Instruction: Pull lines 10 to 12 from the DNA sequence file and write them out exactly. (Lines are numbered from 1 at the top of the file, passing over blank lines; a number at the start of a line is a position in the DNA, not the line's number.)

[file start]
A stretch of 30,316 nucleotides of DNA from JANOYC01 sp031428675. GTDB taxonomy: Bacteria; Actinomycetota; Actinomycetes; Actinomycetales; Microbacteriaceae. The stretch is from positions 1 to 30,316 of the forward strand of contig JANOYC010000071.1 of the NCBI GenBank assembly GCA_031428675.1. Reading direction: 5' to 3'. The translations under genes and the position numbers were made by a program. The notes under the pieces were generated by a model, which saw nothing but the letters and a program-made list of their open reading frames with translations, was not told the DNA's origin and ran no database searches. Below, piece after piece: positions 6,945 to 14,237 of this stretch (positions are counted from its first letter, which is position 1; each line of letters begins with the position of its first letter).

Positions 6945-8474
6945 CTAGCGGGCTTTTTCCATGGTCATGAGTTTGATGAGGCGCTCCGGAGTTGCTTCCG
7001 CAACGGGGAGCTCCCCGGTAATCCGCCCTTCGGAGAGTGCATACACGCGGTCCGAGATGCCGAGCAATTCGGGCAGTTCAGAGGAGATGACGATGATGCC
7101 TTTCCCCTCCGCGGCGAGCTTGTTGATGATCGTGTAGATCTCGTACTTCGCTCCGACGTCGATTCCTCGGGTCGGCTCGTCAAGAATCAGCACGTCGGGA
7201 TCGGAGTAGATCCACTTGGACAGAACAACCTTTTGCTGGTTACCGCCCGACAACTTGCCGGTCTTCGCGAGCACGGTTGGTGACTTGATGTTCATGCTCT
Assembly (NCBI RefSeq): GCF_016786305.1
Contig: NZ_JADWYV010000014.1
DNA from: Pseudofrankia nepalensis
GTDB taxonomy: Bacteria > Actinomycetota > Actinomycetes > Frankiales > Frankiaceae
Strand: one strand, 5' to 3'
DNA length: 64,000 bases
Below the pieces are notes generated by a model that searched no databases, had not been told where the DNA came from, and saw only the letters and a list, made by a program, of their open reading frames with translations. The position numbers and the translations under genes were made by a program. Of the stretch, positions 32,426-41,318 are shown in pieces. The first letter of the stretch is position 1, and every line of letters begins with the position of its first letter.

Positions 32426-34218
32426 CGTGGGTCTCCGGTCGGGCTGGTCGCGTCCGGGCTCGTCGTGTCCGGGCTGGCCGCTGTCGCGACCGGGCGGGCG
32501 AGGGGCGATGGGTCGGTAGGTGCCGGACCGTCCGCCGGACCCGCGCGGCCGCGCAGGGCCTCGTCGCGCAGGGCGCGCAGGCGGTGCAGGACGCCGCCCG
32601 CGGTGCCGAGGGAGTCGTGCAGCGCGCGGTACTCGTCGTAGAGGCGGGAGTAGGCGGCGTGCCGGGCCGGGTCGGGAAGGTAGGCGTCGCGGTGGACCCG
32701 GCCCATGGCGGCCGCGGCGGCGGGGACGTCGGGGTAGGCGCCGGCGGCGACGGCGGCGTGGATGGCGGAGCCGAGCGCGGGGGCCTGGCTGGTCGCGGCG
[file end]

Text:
GTDB taxonomy: Bacteria > Actinomycetota > Actinomycetes > Frankiales > Frankiaceae
Strand: one strand, 5' to 3'
DNA length: 64,000 bases